“I joke with people, saying if I move again I’ve gotta get a house boat,” Dickson said.
But he has no intention of leaving Santa Fe, now his permanent home and a city that with a low tax rate, low crime rate and good schools is just a comfortable place to live, Dickson said.
The Santa Fe City Council will choose a firm next week to conduct a national search for Dickson’s successor. The next council meeting is scheduled for Aug. 22.
The city’s plan is to have a new city manager in place by Jan. 1, 2020, when Dickson will officially be retired, Tabor said.
Seawolf Park on Pelican Island has undergone millions of dollars in repairs over the last decade and now generates more than $1 million in revenue annually, park board officials said on Tuesday.
Despite those large numbers, the park and its management have now taken center stage in a management dispute between the Galveston City Council and the Park Board of Trustees.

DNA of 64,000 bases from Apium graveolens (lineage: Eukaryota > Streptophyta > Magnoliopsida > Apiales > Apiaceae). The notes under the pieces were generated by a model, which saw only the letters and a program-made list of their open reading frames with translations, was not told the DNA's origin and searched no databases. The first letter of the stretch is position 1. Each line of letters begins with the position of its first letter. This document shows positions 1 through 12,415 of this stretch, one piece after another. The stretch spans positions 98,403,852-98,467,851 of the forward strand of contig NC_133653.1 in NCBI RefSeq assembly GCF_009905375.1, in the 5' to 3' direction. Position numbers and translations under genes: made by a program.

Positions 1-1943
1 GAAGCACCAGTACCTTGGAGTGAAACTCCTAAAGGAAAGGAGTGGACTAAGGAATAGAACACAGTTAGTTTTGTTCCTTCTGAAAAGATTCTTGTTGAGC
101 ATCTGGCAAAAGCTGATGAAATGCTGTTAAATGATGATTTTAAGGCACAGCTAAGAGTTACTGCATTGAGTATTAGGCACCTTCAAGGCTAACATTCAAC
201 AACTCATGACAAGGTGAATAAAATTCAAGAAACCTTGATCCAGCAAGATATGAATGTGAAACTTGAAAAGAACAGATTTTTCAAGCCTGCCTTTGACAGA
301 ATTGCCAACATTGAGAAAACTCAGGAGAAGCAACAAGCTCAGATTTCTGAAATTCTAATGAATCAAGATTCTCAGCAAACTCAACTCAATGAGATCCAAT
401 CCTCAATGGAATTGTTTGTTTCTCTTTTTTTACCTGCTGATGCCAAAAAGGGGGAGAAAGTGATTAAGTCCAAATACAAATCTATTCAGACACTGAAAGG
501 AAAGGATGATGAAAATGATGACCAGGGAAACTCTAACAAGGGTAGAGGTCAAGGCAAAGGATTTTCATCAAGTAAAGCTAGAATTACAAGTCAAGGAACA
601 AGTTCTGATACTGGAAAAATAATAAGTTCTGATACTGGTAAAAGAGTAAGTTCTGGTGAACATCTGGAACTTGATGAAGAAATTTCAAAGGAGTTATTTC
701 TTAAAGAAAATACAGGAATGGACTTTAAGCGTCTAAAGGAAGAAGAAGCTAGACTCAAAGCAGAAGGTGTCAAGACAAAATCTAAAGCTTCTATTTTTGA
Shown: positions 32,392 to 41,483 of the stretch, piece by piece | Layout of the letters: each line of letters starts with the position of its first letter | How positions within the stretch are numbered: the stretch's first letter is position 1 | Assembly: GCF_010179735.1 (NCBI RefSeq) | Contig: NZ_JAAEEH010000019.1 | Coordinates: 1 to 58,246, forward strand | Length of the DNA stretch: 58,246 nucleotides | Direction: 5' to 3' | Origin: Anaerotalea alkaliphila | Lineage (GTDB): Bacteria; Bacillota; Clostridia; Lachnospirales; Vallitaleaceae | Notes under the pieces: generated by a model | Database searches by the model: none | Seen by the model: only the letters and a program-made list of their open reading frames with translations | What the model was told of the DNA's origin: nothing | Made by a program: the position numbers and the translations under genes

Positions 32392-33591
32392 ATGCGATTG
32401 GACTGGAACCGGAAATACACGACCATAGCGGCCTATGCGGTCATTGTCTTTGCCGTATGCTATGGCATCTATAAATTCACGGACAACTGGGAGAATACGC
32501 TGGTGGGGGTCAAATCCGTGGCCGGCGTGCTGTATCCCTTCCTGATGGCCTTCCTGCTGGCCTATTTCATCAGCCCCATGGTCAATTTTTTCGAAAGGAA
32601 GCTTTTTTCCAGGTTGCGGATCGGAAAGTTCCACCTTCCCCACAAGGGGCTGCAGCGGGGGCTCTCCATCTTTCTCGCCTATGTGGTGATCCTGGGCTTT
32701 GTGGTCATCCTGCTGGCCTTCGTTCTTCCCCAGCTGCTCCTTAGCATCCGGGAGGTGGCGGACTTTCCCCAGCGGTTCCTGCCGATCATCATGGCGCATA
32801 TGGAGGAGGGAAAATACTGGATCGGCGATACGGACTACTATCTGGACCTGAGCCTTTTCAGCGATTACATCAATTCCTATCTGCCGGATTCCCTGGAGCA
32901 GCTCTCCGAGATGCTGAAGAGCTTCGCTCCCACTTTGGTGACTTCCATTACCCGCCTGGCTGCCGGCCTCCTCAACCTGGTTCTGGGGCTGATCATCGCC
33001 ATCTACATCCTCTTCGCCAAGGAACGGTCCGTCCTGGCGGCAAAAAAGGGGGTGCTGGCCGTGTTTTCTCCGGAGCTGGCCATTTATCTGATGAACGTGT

After almost of year of discussions and meetings, the final passage of a sweeping interlocal agreement between the city and the park board appears to be largely held up by the fate of the park at the eastern edge of Pelican Island.
The agreement is meant to define what roles the city and the park board will take in managing the city beaches and parks, as well as how much oversight the city will hold over the board.
The park is a popular local fishing destination. It generated almost $1.3 million in revenue last year, according to the park board. The paid fishing pier alone attracted 80,326 visitors, according to park board records. Ninety-nine percent of the visitors to the park lived outside of Galveston, according to the park board.